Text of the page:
I cannot find a single historical source that provides clear support for the claim that it was a first century Jewish practice to wrap a body for burial with one large cloth in the manner depicted by the Shroud of Turin. I have seen paintings from the sixteenth century depicting this kind of preparation for the burial of Jesus, but since it’s no secret that the Shroud of Turin was already regarded as a holy relic by that stage, it’s easily explicable why an artist might have believed that this is how Jesus was wrapped.
John 11:44, “The man who had died came out, his hands and feet bound with linen strips, and his face wrapped with a cloth.”
John’s Gospel gives the most detail about how Jesus’ body was prepared for burial:
After these things Joseph of Arimathea, who was a disciple of Jesus, but secretly for fear of the Jews, asked Pilate that he might take away the body of Jesus, and Pilate gave him permission. So he came and took away his body. Nicodemus also, who earlier had come to Jesus by night, came bringing a mixture of myrrh and aloes, about seventy-five pounds in weight. So they took the body of Jesus and bound it in linen cloths with the spices, as is the burial custom of the Jews.
One single sheet of linen, not wound around the body but laid over the front and back of the body simply cannot have held seventy five pounds of myrrh and aloes. From what I’ve been able to gather, applying spices like this involved winding cloth round and around the body, applying the spices in between the layers. The body is not merely covered with cloth, or even loosely wrapped. It is, as John says, bound with cloths and spices. According to C. Johnson, “The presence of the myrrh and the nard would have made the burial clothes become extremely rigid. The burial clothes were never extended to cover the head or face but only wrapped the body.” This is confirmed in the case of Lazarus, whose face had a separate covering.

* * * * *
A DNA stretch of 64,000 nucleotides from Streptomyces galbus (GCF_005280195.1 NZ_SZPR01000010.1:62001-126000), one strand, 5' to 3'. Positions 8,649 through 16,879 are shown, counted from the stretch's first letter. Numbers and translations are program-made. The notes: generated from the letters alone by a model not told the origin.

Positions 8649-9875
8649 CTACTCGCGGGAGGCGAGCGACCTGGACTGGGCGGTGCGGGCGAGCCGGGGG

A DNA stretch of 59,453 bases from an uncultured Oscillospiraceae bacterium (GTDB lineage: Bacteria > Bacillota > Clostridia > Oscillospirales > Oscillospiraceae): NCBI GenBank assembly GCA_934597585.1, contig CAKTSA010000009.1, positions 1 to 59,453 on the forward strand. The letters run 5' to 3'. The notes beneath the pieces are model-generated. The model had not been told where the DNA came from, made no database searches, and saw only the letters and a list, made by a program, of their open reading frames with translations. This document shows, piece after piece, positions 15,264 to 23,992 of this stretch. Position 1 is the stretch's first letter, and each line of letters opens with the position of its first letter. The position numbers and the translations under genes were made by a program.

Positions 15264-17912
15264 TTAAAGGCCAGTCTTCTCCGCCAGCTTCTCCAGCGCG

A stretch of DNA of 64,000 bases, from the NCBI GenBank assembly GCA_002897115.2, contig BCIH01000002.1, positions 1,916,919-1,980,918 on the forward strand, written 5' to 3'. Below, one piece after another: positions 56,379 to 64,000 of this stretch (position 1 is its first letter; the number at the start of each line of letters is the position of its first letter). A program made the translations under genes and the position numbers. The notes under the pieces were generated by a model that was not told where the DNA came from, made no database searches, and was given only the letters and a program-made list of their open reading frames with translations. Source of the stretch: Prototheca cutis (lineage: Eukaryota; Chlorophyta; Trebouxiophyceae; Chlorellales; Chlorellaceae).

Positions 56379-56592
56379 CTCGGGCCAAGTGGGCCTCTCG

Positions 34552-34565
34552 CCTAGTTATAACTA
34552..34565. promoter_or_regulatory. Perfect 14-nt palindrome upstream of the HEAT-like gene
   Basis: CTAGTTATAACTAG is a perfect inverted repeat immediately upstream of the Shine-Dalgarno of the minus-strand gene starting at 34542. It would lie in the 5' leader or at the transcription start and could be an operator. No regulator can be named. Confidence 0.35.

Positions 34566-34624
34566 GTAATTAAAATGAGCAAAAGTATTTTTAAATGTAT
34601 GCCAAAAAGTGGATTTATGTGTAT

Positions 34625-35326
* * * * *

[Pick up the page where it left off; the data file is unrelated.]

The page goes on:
What I’ve said thus far would imply that Jesus was not wrapped in a single large shroud, but was wrapped in multiple linen cloths, with a face cloth that would have been on Jesus’ head. Only one of the Gospels, John, makes reference to the cloths that remained when the tomb of Jesus was found empty. Chapter 20 verses 3-7 read:
So Peter went out with the other disciple, and they were going toward the tomb. Both of them were running together, but the other disciple outran Peter and reached the tomb first. And stooping to look in, he saw the linen cloths lying there, but he did not go in. Then Simon Peter came, following him, and went into the tomb. He saw the linen cloths lying there, and the face cloth, which had been on Jesus’ head, not lying with the linen cloths but folded up in a place by itself.
Unless there was some reason why I was hoping to find something else in this passage, the natural conclusion that I would draw is that there were cloths covering Jesus’ body, and a different cloth covering his head.
So I’m content for the debate about the Shroud of Turin to rage on. I’m happy for the evidence under the microscope to say what it will, but the Shroud of Turin, as best I can tell, just isn’t what Jesus was buried in if the New Testament is anything to go by.
- “Can These Bones Live”? is up at Afterlife
- Women as First Witnesses to the Empty Tomb
- Work in progress
- Miriam, granddaughter of Caiaphas
- The Tomb of Jesus. Oh, and the whole "he was married to Mary" deal. Again.